Your response to bigsimp's questions sound like you took them directly from a text book. As a chef, I have always done a working interview for all new hires. You come in and we see if we can work together and what your skills are like. You could request a chef to do a working interview if you think your skills are up to snuff. Remember, knife speed is essential, and consistancy of cut more so. Just because you've done small scale parties doesn't mean you can make it in the trenches; pushing 400 covers in 3 or 4 hours is not something you can be prepared for unless you've done it before.
Good luck!
post #5 of 14
Thread Starter 
That's why I said "here's the "TEXT BOOK" answers :)

What's the deal with knife speed and why is it important?
post #6 of 14
For example, you have a pepper, an onion and a chicken fillet.
How much time will it take you to prepare a fajitas dish?

post #7 of 14
Except it's more like you have 10# of chicken breast, 20 peppers and 15 onions. Or some greater multiple thereof. That's why speed is important. You've got to be able to do all that (in addition to other prep) in as little time as possible.
Anulos qui animum ostendunt omnes gestemus!
Anulos qui animum ostendunt omnes gestemus!
post #8 of 14
Thread Starter 
Well sure. but really... how long does it take? Doesn't take me long at all to cut stuff up...
post #9 of 14
I know...it does not take long at all to "cut" stuff up...

But can you do it properly? If the Chef asks you to brunoise 10lbs of carrots, and when you are done, they are not all a perfect cube, then it is going to hit that fan. It is not just about "cutting" stuff up. It is about cutting stuff up properly, as requested by the chef. I don't know about you, but when I had to cut julians, fine julians, etc, it took me a LONG time to just get the cuts CLOSE to being right...if I was on a line and it took me that long, I would be moved to the dish pit asap.
post #10 of 14
CP. Where do you live, and what are you looking to make?
I have a starting prep job open, but, I doubt you live in Connecticut.
But I'm sure if you go into a Kitchen, and in an interview, be honest and straight forward with the Chef, and tell him that you are passionate about food, and would like to start as a prep cook and work your way up, he would try to work something out for you. At least I would. You just need to be willing to learn, be a good listener, and follow instruction, and of course, be willing to work the hours.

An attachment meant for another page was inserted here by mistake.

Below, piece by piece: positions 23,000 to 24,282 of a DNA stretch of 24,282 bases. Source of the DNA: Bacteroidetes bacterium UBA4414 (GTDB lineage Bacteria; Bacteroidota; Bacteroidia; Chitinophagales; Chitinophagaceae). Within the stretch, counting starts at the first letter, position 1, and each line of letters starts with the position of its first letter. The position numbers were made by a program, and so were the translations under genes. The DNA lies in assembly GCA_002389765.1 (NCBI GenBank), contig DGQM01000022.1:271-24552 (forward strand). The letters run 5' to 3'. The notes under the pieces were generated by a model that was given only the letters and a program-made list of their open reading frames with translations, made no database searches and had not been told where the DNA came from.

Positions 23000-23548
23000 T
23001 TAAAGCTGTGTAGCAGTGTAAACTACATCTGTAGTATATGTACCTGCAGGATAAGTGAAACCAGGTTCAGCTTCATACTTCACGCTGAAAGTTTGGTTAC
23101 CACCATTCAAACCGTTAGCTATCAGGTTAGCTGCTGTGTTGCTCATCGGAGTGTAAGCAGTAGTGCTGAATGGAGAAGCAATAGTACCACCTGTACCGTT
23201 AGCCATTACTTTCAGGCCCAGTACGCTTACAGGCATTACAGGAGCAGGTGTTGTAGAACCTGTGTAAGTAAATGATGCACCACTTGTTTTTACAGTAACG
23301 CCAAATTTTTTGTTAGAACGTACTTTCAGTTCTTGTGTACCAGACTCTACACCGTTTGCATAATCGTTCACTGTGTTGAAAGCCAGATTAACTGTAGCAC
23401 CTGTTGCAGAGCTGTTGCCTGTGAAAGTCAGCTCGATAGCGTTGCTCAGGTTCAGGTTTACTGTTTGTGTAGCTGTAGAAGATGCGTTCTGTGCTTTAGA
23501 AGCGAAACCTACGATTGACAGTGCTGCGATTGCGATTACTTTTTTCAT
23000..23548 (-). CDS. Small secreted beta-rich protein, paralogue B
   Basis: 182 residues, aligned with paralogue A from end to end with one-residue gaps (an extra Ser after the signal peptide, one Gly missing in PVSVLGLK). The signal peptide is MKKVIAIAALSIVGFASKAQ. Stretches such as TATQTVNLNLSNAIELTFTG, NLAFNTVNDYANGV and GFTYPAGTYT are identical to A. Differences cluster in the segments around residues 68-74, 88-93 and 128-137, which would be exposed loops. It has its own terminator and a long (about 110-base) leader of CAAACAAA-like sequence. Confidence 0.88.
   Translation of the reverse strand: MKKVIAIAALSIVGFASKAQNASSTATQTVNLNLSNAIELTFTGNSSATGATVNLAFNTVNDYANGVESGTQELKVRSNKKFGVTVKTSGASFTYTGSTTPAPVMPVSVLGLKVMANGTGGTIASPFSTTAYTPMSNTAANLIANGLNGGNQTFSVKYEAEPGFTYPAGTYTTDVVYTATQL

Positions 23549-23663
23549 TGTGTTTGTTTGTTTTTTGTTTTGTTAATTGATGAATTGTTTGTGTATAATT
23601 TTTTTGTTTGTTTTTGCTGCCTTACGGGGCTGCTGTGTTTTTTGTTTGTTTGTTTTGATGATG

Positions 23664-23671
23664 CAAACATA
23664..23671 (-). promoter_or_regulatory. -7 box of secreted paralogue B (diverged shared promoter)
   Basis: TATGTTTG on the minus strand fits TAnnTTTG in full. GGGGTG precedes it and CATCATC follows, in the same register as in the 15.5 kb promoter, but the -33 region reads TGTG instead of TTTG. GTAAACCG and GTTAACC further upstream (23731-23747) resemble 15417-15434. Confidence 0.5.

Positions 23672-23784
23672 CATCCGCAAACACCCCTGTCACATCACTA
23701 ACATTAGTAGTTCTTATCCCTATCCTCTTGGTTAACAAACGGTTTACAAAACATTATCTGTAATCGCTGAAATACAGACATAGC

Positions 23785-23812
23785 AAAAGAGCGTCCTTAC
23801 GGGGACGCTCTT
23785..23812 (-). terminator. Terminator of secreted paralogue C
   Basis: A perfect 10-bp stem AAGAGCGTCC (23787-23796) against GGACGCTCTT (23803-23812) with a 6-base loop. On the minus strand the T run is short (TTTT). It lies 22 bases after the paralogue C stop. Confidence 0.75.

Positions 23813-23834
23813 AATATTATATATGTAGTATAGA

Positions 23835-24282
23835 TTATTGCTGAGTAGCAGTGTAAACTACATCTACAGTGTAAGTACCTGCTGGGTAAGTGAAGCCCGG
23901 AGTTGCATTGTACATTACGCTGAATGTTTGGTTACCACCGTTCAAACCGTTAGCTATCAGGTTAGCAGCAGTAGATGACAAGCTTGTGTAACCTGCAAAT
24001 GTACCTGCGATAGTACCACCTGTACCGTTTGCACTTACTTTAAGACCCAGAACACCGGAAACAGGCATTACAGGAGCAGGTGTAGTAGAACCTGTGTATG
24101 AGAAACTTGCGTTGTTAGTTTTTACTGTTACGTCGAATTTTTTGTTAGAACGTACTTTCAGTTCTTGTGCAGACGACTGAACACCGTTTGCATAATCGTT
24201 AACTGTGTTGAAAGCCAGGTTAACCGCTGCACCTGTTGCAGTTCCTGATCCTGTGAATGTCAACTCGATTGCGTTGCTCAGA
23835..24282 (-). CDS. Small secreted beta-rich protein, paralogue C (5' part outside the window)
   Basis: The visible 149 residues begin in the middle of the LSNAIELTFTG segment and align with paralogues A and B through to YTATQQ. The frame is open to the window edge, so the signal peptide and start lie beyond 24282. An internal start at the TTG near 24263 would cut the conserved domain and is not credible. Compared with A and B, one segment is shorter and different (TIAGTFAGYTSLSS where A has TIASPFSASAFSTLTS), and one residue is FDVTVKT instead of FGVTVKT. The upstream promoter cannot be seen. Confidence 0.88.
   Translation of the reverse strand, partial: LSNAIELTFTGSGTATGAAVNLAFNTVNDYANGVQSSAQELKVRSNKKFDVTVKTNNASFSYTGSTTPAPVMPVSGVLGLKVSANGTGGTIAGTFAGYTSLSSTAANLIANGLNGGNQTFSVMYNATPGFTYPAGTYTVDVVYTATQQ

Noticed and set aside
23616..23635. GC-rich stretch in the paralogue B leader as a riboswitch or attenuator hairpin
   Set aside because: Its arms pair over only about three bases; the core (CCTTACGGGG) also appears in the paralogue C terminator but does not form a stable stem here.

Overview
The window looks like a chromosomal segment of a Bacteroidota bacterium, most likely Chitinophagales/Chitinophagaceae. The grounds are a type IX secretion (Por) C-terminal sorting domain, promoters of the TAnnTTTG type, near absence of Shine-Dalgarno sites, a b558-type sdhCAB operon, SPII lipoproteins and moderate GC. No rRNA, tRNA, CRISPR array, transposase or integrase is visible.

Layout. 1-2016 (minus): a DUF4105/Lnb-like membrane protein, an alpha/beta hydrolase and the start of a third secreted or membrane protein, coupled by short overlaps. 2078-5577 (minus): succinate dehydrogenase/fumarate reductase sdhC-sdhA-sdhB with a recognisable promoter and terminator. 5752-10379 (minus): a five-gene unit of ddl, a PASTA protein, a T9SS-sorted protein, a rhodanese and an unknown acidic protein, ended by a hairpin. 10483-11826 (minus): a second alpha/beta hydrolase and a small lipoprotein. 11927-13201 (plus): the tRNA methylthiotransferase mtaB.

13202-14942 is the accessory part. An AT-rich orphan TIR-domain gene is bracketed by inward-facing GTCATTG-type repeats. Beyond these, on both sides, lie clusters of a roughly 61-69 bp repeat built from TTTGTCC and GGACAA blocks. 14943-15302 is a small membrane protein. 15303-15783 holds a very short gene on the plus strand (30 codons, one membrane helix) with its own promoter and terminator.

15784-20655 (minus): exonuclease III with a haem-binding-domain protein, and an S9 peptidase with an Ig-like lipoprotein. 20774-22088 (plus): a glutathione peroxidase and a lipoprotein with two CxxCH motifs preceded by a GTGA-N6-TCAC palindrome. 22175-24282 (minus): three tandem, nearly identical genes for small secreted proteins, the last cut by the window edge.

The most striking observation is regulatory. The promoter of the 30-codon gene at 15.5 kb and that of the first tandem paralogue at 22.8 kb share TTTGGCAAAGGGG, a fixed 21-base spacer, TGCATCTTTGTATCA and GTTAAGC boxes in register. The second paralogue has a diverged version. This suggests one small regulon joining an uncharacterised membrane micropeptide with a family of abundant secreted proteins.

Dont be scared away by people saying u need to be able to dissassemble an onion in 7 seconds or whatever. You will be able to learn and pick up speed as you go. The chef is not going to expect you to be Chef Achatz or Chef Puck if you are honest and tell him what the deal is. Of course you cant move at a sloth's pace, but you get the idea. I hope this helps, and let me know if there is anything I can do for you.
post #11 of 14
Thread Starter 
Thanks man...

Nope... don't live in Connecticut..bummer....
post #12 of 14
ok guys, not everyone of us makes text book dishes.....nor is looking for someone who can brunoise carrots.....

As a caterer I'm looking for someone who knows basics....such as how to wash vegetables (what the heck are cats of veggies???) follow directions,
chip in and wash the dishes, be on time, be willing to schlep.....offsite catering....LOTS of schlepping, be quick and thorough....nothing ticks me off more than buying expensive ingredients that have been babied over by a farmer I know and have someone burn or maul them......know when you don't know and say something.....be up front with your skills and the amount of time you want to work.....I'm looking for people that want to learn and improve.....*the last temp hire had loads of prime credentials, had run a kitchen for several years, had her own catering business, worked for a phenominal pastry chef.....I expected alot and was disappointed....the 19 year old that new nothing of professional kitchens was a gem, she was happy, worked hard, asked questions when she didn't know/understand....

Not every kitchen is the same......catering, offsite catering, restaurants....all are different animals.....amoungst themselves and between themselves.
cooking with all your senses.....
cooking with all your senses.....
post #13 of 14
i am located in nyc; where in ct. are you located?
post #14 of 14
Southington, CT.